DISCLAIMER: This site and any information contained herein are intended for informational purposes only and should not be construed as legal advice. Seek competent legal counsel for advice on any legal matter.

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DEBTS THAT REMAIN AFTER A CHAPTER 13 DISCHARGE

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A Chapter 13 discharge affects only those debts provided for by the plan. Any debts not provided for in the plan will remain, and the debtor will have to pay them in full, even after discharge. Additional exceptions to a Chapter 13 discharge include, generally, claims for spousal and child support; educational loans; drunk driving liabilities; criminal fines and restitution obligations; and certain long-term obligations, such as home mortgages, that extend beyond the term of the plan. A lawyer at D.J. Rausa, Attorney at Law in San Diego, CA, can explain which debts are "erased" as a result of a Chapter 13 discharge and which will remain the obligation of the debtor.

Taxes

Taxes more than three years old are not dischargeable if a return was never filed, the return was filed within two years of filing bankruptcy or they arose in connection with a fraudulent return or willful attempt to evade taxes. 11 U.S.C. § 523(a)(1). Also nondischargeable are debts incurred to pay a state or local tax that otherwise would have been nondischargeable. 11 U.S.C. § 523(a)(14).

Fraudulently incurred obligations

Obligations obtained by false pretenses, a false representation, actual fraud or the intentional provision of false or incomplete financial information respecting the debtor or an insider on which the creditor relied are nondischargeable. 11 U.S.C. § 523(a)(2).

Unscheduled debts

Unscheduled debts, or debts not disclosed in the debtor's petition, are nondischargeable unless the creditor had actual or constructive knowledge of the debtor's bankruptcy. 11 U.S.C. § 523(a)(3).

Spousal support and child support

Domestic support obligations and obligations owed to a spouse, former spouse or child as a result of divorce or separation are nondischargeable. 11 U.S.C. § 523(a)(4) and (a)(15). The term "domestic support obligation" means a debt owed to or recoverable by a spouse, former spouse or child of the debtor in the nature of alimony, maintenance or support pursuant to a separation agreement, divorce decree or property settlement agreement. 11 U.S.C. § 101(14A).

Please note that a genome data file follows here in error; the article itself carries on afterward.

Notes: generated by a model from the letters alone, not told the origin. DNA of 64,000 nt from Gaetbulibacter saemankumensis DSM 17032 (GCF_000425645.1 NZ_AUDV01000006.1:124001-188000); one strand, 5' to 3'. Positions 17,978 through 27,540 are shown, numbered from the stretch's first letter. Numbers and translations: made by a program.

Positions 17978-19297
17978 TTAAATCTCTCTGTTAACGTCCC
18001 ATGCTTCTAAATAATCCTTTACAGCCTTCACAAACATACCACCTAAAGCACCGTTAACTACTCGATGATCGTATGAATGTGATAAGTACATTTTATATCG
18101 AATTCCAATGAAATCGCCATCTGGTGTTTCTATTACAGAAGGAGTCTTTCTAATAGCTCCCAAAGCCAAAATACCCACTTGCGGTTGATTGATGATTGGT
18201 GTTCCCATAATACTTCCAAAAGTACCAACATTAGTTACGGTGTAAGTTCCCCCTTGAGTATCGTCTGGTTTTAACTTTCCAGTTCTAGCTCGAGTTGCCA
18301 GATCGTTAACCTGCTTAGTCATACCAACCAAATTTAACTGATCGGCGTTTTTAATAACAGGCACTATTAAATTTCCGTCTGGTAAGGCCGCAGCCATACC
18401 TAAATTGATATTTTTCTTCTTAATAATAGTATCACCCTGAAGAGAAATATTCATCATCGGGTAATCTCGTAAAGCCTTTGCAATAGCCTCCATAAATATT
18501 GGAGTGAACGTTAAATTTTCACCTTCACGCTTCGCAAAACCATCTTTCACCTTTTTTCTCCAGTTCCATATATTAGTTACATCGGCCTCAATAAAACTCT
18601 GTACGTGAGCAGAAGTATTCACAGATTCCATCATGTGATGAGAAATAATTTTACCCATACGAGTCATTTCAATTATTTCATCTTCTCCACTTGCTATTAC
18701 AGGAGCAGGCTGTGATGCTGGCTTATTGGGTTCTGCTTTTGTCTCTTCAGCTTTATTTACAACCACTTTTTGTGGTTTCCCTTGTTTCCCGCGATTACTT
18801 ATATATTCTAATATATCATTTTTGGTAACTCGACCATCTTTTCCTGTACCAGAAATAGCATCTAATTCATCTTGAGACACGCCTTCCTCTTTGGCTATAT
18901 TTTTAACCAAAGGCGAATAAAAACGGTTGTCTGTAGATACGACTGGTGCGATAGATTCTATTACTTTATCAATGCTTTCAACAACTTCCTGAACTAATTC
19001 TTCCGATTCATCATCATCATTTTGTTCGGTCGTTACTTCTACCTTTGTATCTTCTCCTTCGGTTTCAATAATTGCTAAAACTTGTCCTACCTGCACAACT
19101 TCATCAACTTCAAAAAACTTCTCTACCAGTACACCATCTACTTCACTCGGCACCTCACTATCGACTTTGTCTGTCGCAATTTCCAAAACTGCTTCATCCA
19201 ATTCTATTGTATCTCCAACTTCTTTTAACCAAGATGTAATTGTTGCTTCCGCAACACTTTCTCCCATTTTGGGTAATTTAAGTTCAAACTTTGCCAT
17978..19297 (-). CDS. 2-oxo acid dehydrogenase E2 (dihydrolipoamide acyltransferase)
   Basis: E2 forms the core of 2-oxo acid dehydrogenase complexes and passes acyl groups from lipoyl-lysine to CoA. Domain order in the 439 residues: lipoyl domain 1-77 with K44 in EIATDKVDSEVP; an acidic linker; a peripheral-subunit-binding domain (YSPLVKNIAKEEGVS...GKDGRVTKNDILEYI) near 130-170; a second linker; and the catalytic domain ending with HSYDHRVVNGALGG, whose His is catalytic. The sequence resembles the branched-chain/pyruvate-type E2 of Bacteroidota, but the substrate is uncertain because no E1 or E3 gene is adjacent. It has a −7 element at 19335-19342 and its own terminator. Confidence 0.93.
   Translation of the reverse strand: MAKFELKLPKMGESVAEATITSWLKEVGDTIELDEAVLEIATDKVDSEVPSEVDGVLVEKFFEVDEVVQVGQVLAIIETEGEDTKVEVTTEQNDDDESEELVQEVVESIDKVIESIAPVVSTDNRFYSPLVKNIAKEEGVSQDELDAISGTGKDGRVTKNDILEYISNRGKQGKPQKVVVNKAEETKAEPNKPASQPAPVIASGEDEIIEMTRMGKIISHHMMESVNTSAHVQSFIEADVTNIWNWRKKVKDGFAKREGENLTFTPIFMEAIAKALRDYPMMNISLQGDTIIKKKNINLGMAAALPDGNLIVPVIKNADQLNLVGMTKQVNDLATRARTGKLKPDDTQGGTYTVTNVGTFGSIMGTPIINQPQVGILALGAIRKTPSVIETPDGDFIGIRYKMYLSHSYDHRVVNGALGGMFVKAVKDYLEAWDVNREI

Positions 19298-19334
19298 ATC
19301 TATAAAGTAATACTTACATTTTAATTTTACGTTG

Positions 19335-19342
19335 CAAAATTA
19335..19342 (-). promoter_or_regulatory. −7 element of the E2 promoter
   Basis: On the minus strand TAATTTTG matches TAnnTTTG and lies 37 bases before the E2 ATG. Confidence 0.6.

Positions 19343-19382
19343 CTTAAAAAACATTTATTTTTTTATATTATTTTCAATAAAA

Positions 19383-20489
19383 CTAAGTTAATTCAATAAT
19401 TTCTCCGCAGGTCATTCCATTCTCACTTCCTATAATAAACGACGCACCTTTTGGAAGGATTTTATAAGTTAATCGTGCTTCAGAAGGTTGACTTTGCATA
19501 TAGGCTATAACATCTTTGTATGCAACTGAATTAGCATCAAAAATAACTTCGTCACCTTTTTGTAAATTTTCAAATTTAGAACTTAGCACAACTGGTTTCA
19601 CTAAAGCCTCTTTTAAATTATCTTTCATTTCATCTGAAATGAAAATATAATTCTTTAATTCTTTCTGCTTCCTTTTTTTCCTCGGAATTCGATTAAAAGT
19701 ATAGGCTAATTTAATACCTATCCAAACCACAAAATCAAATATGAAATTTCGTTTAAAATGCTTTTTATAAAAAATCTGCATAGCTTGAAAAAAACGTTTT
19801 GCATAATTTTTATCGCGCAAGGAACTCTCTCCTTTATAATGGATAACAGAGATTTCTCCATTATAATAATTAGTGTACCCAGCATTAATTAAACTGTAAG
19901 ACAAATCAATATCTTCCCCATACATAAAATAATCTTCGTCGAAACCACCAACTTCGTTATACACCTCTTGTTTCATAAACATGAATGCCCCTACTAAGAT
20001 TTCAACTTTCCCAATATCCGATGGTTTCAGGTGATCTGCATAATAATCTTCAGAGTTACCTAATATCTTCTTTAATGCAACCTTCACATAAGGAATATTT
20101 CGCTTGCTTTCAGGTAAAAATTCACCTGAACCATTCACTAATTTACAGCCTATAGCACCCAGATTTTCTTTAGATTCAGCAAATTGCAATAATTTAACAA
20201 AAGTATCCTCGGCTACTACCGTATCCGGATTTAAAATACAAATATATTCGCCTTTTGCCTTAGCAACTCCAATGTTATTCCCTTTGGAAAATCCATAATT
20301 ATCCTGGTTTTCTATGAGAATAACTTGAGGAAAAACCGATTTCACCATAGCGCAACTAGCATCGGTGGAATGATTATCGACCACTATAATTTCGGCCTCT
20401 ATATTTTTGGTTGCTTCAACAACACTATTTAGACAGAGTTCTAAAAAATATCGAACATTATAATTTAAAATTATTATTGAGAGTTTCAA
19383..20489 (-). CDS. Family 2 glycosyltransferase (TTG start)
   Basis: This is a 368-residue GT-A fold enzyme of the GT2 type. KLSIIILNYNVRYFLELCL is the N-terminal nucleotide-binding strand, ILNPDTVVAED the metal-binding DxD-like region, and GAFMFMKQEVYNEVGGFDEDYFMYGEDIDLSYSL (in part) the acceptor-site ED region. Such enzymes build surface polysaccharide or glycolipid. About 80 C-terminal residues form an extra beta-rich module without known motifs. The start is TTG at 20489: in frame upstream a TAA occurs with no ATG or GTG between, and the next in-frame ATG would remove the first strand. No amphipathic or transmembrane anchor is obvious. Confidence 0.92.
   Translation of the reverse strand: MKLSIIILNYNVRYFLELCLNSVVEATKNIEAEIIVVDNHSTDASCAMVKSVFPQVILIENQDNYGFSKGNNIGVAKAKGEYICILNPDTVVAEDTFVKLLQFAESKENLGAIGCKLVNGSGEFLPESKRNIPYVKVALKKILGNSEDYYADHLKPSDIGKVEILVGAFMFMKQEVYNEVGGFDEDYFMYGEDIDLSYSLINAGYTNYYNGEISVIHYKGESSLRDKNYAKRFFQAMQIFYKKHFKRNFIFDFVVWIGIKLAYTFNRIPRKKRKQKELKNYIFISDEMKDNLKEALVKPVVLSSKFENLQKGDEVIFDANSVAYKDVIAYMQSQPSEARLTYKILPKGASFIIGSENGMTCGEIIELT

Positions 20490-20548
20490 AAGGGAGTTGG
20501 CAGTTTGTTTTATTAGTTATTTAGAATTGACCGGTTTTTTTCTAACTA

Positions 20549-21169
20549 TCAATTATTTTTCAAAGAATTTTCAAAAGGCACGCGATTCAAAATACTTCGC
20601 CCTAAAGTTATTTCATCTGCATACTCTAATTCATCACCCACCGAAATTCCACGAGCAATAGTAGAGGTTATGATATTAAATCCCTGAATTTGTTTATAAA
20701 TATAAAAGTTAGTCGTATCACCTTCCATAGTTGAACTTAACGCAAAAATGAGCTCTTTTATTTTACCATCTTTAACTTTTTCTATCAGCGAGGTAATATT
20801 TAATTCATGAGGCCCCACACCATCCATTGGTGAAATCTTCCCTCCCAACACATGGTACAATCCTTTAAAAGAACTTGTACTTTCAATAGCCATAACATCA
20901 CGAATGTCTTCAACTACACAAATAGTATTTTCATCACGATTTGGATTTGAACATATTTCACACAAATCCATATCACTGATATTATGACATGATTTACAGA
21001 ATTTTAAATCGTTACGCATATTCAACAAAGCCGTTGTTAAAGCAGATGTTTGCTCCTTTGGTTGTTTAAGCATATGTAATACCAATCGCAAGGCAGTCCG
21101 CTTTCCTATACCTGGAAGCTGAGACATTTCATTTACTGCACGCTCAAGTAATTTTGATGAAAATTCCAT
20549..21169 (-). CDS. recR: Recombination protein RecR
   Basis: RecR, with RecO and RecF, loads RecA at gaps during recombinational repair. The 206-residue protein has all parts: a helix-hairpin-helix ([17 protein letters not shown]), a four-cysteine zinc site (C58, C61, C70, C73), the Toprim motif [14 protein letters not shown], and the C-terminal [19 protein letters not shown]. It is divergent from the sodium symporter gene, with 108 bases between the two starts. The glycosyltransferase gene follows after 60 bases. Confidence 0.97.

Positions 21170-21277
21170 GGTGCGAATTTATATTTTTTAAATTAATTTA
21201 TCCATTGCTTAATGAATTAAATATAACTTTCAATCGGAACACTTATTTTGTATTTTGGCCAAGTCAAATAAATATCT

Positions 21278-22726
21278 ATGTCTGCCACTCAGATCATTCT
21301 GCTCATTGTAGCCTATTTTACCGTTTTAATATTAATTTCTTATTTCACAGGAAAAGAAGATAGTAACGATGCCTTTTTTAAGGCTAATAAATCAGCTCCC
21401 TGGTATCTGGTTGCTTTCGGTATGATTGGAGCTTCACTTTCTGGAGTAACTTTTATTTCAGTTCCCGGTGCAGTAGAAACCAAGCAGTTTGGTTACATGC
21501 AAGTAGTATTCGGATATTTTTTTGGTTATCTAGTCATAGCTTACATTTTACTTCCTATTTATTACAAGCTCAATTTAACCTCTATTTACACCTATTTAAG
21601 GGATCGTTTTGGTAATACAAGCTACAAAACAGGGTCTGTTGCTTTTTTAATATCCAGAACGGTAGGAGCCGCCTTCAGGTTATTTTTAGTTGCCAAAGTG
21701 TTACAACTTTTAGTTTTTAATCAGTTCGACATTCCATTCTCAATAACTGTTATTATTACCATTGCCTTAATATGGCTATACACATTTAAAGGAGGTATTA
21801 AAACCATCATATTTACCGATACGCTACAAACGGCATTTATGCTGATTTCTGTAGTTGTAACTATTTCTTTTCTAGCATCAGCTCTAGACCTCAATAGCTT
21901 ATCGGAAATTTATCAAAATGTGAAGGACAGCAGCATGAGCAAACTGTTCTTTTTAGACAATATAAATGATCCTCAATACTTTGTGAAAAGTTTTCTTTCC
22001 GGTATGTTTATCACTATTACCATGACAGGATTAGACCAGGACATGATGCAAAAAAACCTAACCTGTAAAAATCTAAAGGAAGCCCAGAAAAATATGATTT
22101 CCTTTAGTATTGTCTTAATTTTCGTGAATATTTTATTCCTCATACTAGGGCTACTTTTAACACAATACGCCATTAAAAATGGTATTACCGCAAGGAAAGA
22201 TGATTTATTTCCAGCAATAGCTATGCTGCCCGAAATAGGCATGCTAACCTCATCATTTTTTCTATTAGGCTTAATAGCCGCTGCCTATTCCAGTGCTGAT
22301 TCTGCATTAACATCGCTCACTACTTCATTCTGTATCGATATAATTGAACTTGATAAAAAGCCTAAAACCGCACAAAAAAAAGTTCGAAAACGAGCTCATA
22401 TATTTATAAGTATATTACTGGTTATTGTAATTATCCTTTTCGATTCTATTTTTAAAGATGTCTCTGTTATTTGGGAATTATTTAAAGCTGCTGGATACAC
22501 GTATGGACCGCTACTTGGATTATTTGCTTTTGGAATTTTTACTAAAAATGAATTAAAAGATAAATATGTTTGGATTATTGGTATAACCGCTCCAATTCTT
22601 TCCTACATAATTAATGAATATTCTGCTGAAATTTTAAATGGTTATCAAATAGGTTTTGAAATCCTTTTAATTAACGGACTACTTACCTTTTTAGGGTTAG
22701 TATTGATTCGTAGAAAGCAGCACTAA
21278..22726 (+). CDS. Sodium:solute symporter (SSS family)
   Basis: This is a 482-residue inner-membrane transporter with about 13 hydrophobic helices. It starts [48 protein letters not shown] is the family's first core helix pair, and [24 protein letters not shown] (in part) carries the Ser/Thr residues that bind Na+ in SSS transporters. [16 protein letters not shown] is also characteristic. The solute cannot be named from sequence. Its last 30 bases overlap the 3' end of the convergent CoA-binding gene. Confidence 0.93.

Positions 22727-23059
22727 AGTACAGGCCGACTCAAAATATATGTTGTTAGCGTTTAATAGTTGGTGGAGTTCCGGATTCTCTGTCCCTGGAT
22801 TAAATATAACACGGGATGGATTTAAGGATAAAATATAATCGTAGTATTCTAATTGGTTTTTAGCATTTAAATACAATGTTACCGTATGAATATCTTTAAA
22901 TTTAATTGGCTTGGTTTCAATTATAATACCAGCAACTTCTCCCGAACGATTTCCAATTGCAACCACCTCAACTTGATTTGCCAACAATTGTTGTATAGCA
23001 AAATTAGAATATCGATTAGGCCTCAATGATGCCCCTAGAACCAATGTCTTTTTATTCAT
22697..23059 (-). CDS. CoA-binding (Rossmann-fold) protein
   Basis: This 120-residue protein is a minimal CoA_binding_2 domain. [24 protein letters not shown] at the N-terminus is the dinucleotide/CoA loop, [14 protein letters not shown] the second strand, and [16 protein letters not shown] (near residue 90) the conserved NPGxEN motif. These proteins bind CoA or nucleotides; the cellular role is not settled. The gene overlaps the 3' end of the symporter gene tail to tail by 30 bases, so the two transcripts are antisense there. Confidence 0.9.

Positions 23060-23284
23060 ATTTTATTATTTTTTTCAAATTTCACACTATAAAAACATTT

The effect of a discharge on child and spousal support obligations depends upon whether the debtor filed under Chapter 7 or Chapter 13 of the Bankruptcy Code. Whereas a Chapter 7 filing will have little effect on such obligations, a Chapter 13 proceeding may stop the collection activities, at least temporarily. The difference between chapters arises because, although all bankruptcies stop or "stay" creditors' efforts to collect debts, the Bankruptcy Code excludes actions to collect child support or spousal maintenance from the stay unless the creditor attempts to collect from the "property of the estate," and the different chapters of the Code define this term differently.

In a Chapter 7 proceeding, "property of the estate" includes all possessions, money and interests the debtor owns at the time he or she files. Money earned after the bankruptcy is filed, however, is not property of the estate. Since most child and spousal support is paid out of the debtor's current income, the bankruptcy should have little effect. Under Chapter 13, however, the Code considers the debtor's earnings as property of the estate, since the wage-earner plan is based on making payments from the debtor's current income rather than from liquidated assets. As a result, support collections may be stayed. The court can decide to remove the stay to allow for withholding alimony and child support from the debtor's income. Whether it does so may depend on how well the wage-earner plan provides for child and spousal support. If the court does not believe that the plan includes adequate provisions, it may decide to lift the stay.

Neither a Chapter 7 nor a Chapter 13 discharge affects post-discharge child or spousal support obligations. In other words, even at the conclusion of the bankruptcy proceeding, these on-going obligations remain.

Student loans